The term Baroque originated from the Portuguese ‘’Barroco’’, which indicates a ‘’pearl of irregular shape’’. The Baroque is a well-defined and easily recognizable artistic style linked to the Catholic Counter-Reformation of the ethical and aesthetic values. Baroque architecture is dramatic, richly adorned with sculptures and other decorations, characterized by light and shade effects created by masses and shadows.
Sicilian Baroque developed between the 17th and 18th centuries. It was precisely after the ‘Noto Valley’s earthquake in 1693 that the reconstruction of eastern Sicily started, and so, boosted this artistic style, thanks to the huge amount of money invested by the Church and the nobles. In Sicily, the decorative and theatrical baroque’s exuberance, blended with the local traditions.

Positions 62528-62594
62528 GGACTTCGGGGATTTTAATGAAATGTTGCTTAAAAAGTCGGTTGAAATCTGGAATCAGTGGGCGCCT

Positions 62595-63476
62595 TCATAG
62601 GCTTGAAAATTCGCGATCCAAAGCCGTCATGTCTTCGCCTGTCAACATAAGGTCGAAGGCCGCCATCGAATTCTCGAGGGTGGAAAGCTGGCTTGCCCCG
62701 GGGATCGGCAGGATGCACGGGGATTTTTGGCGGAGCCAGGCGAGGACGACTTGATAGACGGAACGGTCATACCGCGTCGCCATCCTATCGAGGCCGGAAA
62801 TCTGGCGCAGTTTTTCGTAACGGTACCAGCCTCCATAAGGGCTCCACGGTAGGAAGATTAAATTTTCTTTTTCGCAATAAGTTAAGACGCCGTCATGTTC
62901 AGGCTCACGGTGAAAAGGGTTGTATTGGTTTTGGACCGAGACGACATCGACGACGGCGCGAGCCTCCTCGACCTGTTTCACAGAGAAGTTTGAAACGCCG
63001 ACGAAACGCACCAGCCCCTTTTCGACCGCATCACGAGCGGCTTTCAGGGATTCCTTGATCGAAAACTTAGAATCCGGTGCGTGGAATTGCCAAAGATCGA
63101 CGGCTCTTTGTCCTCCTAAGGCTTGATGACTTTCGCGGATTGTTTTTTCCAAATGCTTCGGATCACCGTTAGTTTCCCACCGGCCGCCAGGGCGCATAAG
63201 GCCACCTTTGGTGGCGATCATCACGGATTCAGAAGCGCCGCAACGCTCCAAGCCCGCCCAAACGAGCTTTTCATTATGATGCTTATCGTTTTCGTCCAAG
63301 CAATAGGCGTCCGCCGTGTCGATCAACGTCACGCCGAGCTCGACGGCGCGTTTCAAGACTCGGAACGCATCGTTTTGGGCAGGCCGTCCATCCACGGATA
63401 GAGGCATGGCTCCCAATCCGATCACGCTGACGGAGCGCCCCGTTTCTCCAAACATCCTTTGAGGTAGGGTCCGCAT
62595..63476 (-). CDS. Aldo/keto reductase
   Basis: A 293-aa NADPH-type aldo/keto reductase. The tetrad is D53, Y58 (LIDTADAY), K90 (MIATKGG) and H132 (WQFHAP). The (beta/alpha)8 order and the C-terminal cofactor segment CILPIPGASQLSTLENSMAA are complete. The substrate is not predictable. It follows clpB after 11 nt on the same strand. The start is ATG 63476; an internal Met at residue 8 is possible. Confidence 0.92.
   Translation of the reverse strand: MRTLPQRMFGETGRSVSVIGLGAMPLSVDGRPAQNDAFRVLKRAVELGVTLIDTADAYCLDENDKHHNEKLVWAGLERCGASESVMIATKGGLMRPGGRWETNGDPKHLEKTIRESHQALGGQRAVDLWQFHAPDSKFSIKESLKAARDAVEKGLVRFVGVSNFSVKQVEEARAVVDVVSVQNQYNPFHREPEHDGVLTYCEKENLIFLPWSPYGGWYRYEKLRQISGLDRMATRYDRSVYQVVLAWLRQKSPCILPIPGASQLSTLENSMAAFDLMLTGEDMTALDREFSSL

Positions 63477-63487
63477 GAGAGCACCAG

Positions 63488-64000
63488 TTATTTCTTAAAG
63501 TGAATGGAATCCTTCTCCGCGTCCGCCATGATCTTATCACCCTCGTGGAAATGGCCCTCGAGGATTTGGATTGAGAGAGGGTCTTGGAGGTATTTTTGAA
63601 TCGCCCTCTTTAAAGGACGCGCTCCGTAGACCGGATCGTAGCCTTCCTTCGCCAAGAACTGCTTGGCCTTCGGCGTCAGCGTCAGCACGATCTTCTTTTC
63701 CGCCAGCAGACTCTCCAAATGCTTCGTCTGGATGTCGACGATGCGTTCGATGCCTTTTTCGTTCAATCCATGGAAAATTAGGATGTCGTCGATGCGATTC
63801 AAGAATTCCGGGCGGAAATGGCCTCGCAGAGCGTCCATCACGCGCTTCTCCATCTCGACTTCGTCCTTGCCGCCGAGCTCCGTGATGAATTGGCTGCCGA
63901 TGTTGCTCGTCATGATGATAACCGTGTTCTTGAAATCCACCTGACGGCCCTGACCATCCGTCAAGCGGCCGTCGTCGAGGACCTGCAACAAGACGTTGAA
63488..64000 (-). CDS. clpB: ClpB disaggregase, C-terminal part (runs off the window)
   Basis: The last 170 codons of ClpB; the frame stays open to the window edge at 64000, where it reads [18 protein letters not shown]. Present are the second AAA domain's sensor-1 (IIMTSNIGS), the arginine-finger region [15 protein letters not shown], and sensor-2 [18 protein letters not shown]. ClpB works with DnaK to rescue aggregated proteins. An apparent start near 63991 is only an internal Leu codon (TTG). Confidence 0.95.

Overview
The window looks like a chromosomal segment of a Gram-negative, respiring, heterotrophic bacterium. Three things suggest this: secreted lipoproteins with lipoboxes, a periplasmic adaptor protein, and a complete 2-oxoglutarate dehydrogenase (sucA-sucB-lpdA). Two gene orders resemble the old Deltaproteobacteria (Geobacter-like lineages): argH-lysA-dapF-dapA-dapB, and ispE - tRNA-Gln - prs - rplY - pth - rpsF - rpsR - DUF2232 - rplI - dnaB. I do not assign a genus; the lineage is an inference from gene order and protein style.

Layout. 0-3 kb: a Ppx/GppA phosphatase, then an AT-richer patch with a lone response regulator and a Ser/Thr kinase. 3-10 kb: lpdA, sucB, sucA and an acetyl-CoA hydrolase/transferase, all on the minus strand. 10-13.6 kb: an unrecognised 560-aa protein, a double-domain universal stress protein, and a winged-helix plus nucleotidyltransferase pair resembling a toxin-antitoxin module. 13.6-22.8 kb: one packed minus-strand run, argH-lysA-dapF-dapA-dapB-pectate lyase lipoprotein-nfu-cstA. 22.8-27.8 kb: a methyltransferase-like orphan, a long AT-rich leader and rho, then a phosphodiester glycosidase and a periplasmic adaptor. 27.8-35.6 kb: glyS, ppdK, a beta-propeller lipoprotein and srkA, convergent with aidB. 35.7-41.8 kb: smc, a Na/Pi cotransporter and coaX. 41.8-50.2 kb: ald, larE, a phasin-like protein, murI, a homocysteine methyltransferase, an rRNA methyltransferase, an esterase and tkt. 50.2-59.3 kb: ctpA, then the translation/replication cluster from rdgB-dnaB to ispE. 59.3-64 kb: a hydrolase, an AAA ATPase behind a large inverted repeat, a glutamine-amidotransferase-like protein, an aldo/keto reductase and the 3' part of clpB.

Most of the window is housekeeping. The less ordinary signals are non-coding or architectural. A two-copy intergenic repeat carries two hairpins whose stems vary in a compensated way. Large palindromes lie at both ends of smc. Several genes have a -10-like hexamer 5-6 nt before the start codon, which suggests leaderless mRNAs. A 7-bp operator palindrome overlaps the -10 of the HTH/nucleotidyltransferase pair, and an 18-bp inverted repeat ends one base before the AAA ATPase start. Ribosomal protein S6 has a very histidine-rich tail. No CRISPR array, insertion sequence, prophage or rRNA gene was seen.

Sicilian Baroque architecture, concave and convex facades of churches and palaces, fountains, balconies, provide a very unique and recognizable expression of late European Baroque. At least eight towns in south-eastern Sicily (among them Caltagirone, Modica, Noto, Scicli) we can see the living and astounding proof of this renewed and accurate architectural structure and design. Everything was rebuilt after 1693 kept within the late Baroque style and is the distinctive example of innovations in town planning and urban building. Monuments, building, sculptures, decorations have been recognized by UNESCO as World Heritage Sites.
Moreover, a world-famous TV series, ‘’Il commissario Montalbano’’, is contributing to advertise those beautiful places, rising the touristic interest. As Sicilians, we should be proud to have such a beautiful heritage and make an effort to uphold the honour of having it.